WordPress is the world’s favorite content management system used to power millions of websites, ecommerce stores, blogs, and web applications.
Its ease of use and ability to launch beautiful websites with minimal effort has made WordPress a standard in modern web design, powering nearly 30 percent of the internet. But because of its popularity, WordPress has also become a common target for hackers.
Securing and understanding the flaws of a WordPress website is a task often overlooked by website owners. However, with a handy tool called WPScan, entrepreneurs and web developers can easily evaluate their installation’s security and keep their prized website safer.
What is WPScan?
WPScan is a black box vulnerability scanner. Written in the Ruby programming language, WPScan helps detect problems with security configurations, themes, plugins, and user permissions. On Kali, Pentoo, and Samurai WTF WPScan is pre-installed. But the application can easily be installed on a Linux machine such as Ubuntu, Fedora, and Debian – the screenshots for this article were taken on a personal computer running on Ubuntu 16.04.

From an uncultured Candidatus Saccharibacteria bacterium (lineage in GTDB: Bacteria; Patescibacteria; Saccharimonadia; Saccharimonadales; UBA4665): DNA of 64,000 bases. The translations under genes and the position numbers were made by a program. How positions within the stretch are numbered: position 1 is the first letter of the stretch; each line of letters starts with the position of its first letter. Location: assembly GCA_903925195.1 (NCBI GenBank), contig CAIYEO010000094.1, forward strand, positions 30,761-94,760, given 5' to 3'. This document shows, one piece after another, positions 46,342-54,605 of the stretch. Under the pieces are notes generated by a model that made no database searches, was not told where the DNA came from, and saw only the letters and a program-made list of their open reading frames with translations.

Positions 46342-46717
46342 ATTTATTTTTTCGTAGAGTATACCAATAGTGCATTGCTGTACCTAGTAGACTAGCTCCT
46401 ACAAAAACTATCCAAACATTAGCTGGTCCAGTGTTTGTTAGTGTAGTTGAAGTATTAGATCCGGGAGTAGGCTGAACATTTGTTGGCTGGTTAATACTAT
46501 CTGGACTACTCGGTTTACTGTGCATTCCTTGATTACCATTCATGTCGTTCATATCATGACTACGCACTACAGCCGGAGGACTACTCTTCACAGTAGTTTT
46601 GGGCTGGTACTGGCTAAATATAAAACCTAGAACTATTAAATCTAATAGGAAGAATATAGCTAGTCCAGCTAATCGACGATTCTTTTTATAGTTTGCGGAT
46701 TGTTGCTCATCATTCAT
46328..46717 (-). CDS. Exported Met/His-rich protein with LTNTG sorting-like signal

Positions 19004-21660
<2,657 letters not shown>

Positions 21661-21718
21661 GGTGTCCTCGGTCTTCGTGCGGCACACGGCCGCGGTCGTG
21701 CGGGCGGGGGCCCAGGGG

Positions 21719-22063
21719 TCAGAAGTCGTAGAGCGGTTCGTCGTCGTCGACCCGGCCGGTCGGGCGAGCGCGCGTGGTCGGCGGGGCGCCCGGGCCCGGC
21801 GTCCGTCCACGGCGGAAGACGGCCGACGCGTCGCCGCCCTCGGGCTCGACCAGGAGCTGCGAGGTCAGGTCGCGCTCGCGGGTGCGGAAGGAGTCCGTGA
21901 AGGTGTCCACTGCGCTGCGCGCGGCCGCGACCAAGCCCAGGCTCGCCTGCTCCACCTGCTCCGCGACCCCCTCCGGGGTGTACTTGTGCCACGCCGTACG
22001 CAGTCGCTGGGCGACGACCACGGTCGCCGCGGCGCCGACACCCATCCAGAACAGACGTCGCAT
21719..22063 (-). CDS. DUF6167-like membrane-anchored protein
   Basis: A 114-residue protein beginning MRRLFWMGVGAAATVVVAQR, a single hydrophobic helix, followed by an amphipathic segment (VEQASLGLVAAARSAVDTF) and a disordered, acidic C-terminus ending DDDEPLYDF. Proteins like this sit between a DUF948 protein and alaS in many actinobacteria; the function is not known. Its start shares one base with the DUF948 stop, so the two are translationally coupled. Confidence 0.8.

Before we started looking at examples, I thought we should get a better understanding of the benefits and features of WPScan.
Creating a modern WordPress website, in most cases, involves trying out a few themes and installing a series of plugins to enhance your website’s functionality. Once you get the hang of it, it becomes second nature and you will often find yourself with more themes and plugins than you need. However, uploading all that software can leave your website vulnerable, especially when updates are ignored, and when the software does not come from reliable sources to begin with.